Reader's Digest - 2010 books 7-10

I've done a lot of reading since I last updated my reading (b)log, so I thought I'd do a quick catch up.

I blew through books 2 and 3 in the Alexander McCall Smith No. 1 Ladies' Detective Agency Series. Books 2 and 3, entitled Tears of the Giraffe, and Morality for Beautiful Girls, respectively, were the laid back but well-written reads I expected them to be. The only issue I have with this series, and most series, to be honest, is the need to repeat certain language and points in every book. This feature of the series novel reminds me of the television drama, where you are forced to see the 'Last time on____' bit in the beginning. The repetition gets a bit old, but I understand that it is somewhat needed in order to inform and hook readers who may be picking up a series in the middle. My annoyance with this, however, it minimal, and in no way discourages me from continuing to read these books - they're a nice compliment to more challenging reads.

My big read the last month was Age of Wonder, by Richard Holmes.

I took my time with this book because it was chocked full of information, and wonderful footnotes. Age of Wonder chronicles the period of Romantic scientific discovery, spanning from Joseph Banks's explorations of Tahiti, to the first human flight in balloons, to the revolutionizing of astronomy by the Herschels and their vastly improved telescopes, all the way on to Davy changing (almost inventing) the role of the career scientist with his activities in chemistry research. The book's timeline is roughly bound together by tying the careers of several prominent European (though mainly UK) scientists to the life and work of Banks with the Royal Society from the late 18th to early 19th century. This fascinating read sets the stage for readers to conduct further readings into the influences of Charles Darwin and his contemporaries by illustrating how the Romantic generation prepared the world to the further scientific revolutions to come.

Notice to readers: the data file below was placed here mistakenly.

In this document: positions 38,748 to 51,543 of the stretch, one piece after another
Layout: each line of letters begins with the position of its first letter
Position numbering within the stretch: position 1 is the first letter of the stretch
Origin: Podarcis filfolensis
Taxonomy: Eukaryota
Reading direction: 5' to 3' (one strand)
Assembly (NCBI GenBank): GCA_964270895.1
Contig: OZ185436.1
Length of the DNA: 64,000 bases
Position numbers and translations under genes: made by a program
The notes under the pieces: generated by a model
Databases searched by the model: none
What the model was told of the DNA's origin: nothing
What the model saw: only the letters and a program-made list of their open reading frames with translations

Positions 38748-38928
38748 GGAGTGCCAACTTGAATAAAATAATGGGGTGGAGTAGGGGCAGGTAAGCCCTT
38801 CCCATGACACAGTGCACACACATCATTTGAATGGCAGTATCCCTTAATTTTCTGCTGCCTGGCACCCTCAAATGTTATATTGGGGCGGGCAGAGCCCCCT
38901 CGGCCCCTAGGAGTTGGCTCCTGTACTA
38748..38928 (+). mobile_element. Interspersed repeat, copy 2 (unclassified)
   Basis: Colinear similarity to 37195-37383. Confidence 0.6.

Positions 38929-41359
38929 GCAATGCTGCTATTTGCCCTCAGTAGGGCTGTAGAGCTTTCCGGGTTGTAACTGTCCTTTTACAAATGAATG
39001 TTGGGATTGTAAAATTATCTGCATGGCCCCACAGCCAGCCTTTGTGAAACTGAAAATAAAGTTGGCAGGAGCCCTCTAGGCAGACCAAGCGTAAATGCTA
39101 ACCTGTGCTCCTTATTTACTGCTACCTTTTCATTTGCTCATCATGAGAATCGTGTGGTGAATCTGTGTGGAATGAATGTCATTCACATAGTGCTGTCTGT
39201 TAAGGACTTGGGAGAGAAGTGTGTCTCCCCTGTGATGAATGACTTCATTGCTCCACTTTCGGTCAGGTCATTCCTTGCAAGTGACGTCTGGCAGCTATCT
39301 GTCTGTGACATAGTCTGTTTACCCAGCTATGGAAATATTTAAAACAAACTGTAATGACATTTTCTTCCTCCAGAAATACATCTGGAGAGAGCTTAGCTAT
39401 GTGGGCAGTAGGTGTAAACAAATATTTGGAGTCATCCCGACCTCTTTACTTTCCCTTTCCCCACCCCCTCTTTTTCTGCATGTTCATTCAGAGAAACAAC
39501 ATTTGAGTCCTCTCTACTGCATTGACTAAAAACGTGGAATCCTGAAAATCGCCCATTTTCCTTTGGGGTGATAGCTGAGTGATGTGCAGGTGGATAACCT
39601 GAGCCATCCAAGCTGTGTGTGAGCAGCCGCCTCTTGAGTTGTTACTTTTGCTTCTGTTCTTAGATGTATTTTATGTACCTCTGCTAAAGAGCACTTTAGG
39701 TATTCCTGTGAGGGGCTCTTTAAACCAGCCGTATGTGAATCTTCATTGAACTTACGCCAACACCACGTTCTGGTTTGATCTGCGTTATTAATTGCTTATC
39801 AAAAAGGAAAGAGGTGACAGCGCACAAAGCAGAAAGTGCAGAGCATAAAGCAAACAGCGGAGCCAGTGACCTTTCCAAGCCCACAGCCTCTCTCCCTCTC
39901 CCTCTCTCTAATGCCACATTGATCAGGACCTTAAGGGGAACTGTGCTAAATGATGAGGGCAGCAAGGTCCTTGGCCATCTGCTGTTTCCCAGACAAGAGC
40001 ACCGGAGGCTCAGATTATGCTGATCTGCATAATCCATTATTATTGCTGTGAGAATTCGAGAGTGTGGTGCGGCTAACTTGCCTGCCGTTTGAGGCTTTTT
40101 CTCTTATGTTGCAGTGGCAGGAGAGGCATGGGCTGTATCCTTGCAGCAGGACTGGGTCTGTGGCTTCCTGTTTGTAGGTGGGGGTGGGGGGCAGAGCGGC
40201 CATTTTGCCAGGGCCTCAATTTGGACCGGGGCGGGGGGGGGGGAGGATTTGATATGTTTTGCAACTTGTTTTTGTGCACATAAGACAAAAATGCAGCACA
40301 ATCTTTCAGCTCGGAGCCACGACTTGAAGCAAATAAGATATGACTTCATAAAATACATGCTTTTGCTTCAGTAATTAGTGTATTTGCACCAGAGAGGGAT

What struck me most about this book was how rapidly the world was turned upside down by things we now take for granted: flight, harnessing electricity, the discovery of fundamental elements and the dispelling of the idea of 4 essential elemental forces in the world, toying with concepts of human energy/soul/reanimation. This petri dish of inquiring minds not only brought forth the Darwins, it also created the Shelleys and their Frankensteins. Scientific concepts we now take for granted were once exciting, bold, and, very often, the subject of much fear. This is an accessible (though a bit long) read for the lay; not at all full of jargon. I definitely would recommend.

The final book I finished for this installment was Mudbound, by Hillary Jordan. I can't say I formed a definite opinion of this book. It was engaging enough that I blew through it in a day, but I can't say if I liked or disliked it. It was just a decent quick read. The premise is the telling of a series of events that took place in the rural south in post World War Two America from various different characters' view points. This was a well-written piece, but sadly a bit predictable, considering the subject matter. I went in expecting to be shocked and a little depressed, and it did happen, despite the author's attempt to make some of the ending a bit more positive.

Now, on to the next!

No comments: